The mild winter of 2011-2012 was welcomed by most horse owners in North America, but warmer temperatures could mean higher mosquito activity in some areas. Besides the annoyance these pests cause, they can carry some deadly, but preventable equine diseases.
These diseases are found in bird populations and transmitted by mosquitoes to horses, humans, and sometimes dogs and cats. Although WNV and EEE can affect several different species, they can’t be transmitted directly from horse to human or vice versa; the mosquitoes are an essential vector.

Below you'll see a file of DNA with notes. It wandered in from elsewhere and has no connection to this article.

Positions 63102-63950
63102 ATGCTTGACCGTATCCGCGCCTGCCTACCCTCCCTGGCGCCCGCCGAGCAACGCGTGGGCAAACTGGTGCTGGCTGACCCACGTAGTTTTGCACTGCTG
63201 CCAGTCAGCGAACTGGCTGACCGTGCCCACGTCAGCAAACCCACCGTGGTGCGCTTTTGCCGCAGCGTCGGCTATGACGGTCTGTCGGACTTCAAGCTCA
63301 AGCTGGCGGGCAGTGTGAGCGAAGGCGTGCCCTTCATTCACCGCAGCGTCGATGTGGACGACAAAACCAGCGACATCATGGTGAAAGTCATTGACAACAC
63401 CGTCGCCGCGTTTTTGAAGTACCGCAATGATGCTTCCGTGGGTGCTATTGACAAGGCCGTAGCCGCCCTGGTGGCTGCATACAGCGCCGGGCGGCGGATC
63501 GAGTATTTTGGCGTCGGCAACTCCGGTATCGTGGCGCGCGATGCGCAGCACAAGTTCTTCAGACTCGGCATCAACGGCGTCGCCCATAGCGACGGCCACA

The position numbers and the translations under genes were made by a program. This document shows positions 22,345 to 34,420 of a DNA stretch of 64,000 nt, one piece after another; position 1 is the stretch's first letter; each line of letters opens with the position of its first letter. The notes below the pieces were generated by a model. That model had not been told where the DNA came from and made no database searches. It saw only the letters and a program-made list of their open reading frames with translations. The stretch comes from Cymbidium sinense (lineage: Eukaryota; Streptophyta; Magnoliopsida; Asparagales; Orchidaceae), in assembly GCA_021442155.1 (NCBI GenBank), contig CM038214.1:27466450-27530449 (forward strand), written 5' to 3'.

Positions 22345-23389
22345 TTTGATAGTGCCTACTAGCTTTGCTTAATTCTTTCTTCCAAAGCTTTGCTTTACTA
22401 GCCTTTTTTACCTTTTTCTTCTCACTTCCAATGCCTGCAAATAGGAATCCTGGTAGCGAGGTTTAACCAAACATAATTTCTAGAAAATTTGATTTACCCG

In addition to vaccinating, taking steps to reduce the mosquito population at horse farms can slow the spread of the disease. Mosquitoes prefer standing water for breeding grounds, so providing proper drainage around barns and regularly emptying and scrubbing water troughs can discourage them from settling in. Using bug repellant for both horses and humans is also helpful during peak season. Mosquito activity is typically highest at dusk, so bringing horses into their stalls at that time can also help reduce the spread of mosquito-borne diseases.